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Hope Dies Last

On Election Day we dare to believe the best of people.
November 3, 2020
Featured Image
Voters queue outside of Philadelphia City Hall to cast their early voting ballots at the satellite polling station on October 27, 2020 in Philadelphia, Pennsylvania. (Photo by Mark Makela/Getty Images)

My best friend and I have an ongoing disagreement about the nature of people. It’s too reductive to say that I think people are generally good and he thinks they are generally bad. But it’s fair to say that I spend a lot of time trying to convince him that Trump voters should not collectively be strapped to a Falcon Heavy rocket and launched into the sun.

Having spent the last three years talking to hundreds of 2016 Trump voters—primarily women—during focus group sessions, I believe there is far less cause for despair about the human condition.

Because the simple truth is this: There really are a lot of people who want the Trump, the full Trump, and nothing but the Trump. But these people who attend MAGA rallies, wear the red hats, and treat mask-wearing as an infringement of their most fundamental rights, simply are not enough to form a winning political coalition.

Trump’s 2016 coalition was incredibly tenuous. He brought together just enough white working-class voters with an axe to grind against the establishment, the media, and the libs and traditional GOP voters who—as they regularly tell me—hated Hillary Clinton so much that they took a flyer on the loathsome reality TV star. Many of these traditional Republicans assumed Trump would lose and hoped that, if he didn’t, he might, as a businessman, do some good things for the economy.

Yet even this relatively big tent lost the popular vote by 3 million while lucking into a 77,000 vote Electoral College victory.

And since then, Trump has lost a number of these people.

The first group—the white working-class men—has largely hung in there with the president, botched pandemic response be damned. But the second group is more of a mixed bag.

Yes, most of the traditional Republican voters who held their noses and voted for Trump in 2016 will do so again this time. They like their judges and their tax cuts and their reduced regulations and find the Never Trump types extremely tiresome with all their dire talk about norms, values, and institutions. They’ll say that those people have Trump Derangement Syndrome. Why don’t you all just go be Democrats already!

But here’s the thing: That’s what a lot of now-former Republicans have done.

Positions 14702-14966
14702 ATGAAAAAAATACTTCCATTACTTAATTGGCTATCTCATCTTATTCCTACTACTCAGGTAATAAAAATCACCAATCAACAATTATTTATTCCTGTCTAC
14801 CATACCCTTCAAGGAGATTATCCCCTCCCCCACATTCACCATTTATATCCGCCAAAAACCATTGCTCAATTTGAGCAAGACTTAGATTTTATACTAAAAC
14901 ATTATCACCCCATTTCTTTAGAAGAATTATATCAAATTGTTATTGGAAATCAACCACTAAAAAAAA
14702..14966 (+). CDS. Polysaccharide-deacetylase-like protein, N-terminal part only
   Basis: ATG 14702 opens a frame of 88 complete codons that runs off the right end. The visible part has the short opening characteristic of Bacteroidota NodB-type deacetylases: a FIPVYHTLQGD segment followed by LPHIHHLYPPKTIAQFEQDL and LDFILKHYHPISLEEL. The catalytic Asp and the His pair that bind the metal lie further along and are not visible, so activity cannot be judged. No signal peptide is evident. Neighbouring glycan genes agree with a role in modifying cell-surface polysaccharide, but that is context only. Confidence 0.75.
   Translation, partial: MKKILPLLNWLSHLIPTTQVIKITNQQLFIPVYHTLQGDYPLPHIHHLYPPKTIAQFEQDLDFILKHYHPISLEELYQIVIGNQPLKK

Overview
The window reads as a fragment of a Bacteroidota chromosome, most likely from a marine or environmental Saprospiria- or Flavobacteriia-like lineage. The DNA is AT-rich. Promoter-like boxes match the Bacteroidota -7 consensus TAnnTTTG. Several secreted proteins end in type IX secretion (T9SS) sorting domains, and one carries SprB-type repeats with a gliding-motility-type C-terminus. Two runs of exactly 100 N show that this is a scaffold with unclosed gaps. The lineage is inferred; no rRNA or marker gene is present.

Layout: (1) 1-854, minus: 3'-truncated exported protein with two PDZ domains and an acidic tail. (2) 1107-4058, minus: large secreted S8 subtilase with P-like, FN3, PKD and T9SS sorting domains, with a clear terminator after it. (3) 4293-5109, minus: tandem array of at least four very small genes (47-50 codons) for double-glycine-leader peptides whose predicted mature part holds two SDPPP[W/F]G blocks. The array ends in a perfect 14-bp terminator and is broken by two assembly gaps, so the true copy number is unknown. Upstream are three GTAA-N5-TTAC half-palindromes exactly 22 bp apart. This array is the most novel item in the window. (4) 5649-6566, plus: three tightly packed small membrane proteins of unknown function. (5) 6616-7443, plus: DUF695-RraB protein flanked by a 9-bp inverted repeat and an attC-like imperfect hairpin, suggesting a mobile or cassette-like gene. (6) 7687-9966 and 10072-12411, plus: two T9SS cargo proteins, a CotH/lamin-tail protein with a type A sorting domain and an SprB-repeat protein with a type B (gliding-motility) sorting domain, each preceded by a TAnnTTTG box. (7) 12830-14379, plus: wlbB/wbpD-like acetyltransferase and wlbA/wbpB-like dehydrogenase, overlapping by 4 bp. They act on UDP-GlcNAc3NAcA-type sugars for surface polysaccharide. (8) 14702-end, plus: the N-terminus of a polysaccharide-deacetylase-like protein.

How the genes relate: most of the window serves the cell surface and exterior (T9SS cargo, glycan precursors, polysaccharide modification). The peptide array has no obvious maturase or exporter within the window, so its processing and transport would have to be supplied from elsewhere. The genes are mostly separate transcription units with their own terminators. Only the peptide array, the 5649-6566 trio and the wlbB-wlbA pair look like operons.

Politics is about addition, not subtraction. That’s always been true, but it’s especially true when you start out with a coalition that’s 3 million votes in the hole. Trump has never expanded beyond his base and many of those voters who rolled the dice on him in 2016 aren’t coming back for more.

In fact, I went back and surveyed our focus group participants since April. Of the 76 women who voted for Trump in 2016, only 36 are voting for President Trump again; 28 are voting for Joe Biden; 8 are going for Libertarian Jo Jorgensen; and 2 aren’t voting / are writing someone in. (Side note: 30 of these respondents were from Pennsylvania. Only 14 from that group were voting for Trump again.)

Now the participants in my focus groups were all people who voted for the president, but rated him as doing a “very bad job.” So I’m polling from the most disenchanted slice of Trump voters. But the fact is, with more than 60 percent of registered voters saying the country is on the wrong track, there are a lot of disenchanted Trump voters out there. And Trump doesn’t have to lose half of them in order to get roasted. If he were to lose even 2 percent of his 2016 base, then he has no path to victory.

Which brings me to my election prediction—and my general cause for optimism.

I believe Donald Trump is going to lose this election. I believe he is going to lose badly. I believe he is going to take the Republican Senate majority down with him. I believe it will be a defeat of historic proportions that flips a couple formerly taken-for-granted red states.

And I believe all this less because of the polls, and more because I have faith that American voters—currently turning out at unprecedented levels—know that we are better than this. I have faith that my fellow citizens are looking at the wreckage of the last four years and saying “Enough.”

I am romantic about politics and optimistic about people.

That means that I’ve been wrong a lot over the past four years. But I’ve also talked to enough voters to know that hope is not lost, people are mostly good (regardless of who they vote for), and that America is going to be okay.

Sarah Longwell

Sarah Longwell is publisher of The Bulwark.